Regarding the second point, it is clear from the evidence of Mr Chitenhe and the employee's interview scorecard that the fact that the employee was (purportedly) qualified as a chartered accountant was a material factor in his appointment as financial manager (and understandably so). In any event, accepting that such a qualification was not a requirement for the job, this does not detract from the employee's dishonesty in misrepresenting that he was a chartered accountant.
 Regarding the third and fourth points, the employee was cross examined over the material aspects of the matter, and the company's pleaded grounds of review (albeit brief) are framed widely enough to permit an attack on the reasonableness of the outcome of the award.
 That leaves the central controversy between the parties, namely whether a reasonable commissioner could have found the employee's dismissal substantively unfair. To my mind, the answer is clearly "no". Manifestly, the employee was grossly dishonest in misrepresenting that he is a chartered accountant. To aggravate this grave misconduct, he also lied about having a B.Com and MBA, and showed no remorse whatsoever. This to the extent of describing the company's concerns as being about "stupid little things". Dismissal was patently warranted.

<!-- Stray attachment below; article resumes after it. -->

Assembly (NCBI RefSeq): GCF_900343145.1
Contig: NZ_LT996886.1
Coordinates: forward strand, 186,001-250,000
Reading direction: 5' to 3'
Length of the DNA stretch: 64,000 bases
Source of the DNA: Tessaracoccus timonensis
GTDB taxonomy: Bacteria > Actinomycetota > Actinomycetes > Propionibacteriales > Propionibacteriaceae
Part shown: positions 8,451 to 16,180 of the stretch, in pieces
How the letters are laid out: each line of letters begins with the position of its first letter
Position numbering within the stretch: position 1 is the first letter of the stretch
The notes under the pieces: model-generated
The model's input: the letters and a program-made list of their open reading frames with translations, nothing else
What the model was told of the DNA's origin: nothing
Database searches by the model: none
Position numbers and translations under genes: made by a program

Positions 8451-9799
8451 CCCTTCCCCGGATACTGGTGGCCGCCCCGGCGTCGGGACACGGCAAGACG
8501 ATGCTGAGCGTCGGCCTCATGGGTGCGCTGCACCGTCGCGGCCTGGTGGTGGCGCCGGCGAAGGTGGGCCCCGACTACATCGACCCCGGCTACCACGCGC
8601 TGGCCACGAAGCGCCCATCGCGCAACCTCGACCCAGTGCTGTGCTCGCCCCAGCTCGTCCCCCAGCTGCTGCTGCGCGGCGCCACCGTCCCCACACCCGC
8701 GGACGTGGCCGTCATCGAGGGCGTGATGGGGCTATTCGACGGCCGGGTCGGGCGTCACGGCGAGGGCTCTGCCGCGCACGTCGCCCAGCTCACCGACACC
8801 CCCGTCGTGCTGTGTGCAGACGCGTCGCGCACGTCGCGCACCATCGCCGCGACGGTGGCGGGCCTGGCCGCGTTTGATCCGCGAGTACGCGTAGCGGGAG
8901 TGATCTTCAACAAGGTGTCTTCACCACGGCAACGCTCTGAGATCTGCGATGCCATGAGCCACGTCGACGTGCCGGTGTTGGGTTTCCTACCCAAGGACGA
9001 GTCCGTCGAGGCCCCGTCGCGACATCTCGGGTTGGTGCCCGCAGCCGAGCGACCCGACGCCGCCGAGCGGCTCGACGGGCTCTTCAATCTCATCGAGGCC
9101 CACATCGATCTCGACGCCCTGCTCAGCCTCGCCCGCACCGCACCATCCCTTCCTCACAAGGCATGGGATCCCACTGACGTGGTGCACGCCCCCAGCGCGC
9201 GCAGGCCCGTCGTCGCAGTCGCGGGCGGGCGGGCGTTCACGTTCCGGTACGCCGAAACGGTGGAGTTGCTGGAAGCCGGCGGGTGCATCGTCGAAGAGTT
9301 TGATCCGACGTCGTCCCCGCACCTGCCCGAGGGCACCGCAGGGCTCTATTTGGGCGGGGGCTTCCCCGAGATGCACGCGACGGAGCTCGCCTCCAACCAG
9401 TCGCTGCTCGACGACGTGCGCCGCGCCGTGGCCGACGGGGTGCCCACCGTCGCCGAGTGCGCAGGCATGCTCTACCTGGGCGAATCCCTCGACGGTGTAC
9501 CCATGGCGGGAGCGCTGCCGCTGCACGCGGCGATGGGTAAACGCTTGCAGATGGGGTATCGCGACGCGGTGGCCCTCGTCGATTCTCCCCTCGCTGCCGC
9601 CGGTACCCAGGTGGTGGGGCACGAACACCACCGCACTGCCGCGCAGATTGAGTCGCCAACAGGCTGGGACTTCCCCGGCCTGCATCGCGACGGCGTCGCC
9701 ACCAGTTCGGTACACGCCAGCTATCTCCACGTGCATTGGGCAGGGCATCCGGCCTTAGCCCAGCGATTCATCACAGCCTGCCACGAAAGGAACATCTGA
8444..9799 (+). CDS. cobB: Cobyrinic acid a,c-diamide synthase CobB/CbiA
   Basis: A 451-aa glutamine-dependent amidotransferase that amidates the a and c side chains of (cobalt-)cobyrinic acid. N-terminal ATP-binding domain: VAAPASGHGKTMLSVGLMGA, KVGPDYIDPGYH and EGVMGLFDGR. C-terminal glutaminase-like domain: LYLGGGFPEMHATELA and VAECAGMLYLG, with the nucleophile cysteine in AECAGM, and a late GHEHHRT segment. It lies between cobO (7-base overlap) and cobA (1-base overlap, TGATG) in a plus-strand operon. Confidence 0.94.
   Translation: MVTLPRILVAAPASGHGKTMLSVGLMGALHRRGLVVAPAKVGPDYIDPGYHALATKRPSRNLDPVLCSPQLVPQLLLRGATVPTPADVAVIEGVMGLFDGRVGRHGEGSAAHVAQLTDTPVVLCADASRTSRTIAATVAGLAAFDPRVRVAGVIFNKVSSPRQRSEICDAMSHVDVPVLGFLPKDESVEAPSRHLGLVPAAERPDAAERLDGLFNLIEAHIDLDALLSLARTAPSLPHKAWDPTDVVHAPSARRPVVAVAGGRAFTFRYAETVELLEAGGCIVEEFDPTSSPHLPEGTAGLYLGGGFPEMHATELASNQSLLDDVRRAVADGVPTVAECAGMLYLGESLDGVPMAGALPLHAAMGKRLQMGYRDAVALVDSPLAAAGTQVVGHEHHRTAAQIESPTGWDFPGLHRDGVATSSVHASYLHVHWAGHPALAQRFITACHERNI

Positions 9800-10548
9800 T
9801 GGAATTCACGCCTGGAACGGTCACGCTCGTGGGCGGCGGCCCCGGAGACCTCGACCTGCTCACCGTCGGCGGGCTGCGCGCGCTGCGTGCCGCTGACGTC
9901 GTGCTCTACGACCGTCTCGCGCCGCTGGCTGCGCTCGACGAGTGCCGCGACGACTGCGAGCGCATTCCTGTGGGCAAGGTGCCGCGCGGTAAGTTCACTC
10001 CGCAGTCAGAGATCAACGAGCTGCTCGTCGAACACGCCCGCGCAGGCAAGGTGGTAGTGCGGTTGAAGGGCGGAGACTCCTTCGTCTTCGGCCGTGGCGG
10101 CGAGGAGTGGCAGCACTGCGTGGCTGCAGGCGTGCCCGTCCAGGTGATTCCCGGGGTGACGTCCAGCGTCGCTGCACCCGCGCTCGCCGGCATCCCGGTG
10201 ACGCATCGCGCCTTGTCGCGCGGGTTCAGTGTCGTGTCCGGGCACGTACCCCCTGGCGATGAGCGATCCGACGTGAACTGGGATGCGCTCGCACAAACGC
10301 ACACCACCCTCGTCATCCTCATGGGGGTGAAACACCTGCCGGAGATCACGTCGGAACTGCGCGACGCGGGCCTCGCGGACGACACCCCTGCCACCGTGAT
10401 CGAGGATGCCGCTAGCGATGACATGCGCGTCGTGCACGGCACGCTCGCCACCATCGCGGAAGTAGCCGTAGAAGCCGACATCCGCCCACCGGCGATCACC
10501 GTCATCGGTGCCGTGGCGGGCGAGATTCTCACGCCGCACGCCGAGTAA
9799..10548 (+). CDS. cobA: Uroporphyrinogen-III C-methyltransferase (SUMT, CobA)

I am fortified in my view that the commissioner's decision was unreasonable by three judgments of the LAC, which are directly in point. The first is SA Post Office Ltd v Commission for Conciliation, Mediation & Arbitration & others (2011) 32 ILJ 2442 (LAC). The employee had misrepresented that she had a driver's licence in her application for employment and was dismissed for dishonesty. A CCMA commissioner found her dismissal substantively unfair and reinstated her, with the award having been upheld on review by this court. But the LAC reversed this court on appeal, with Waglay DJP (as he then was) finding the award unreasonable, inter alia, on this basis: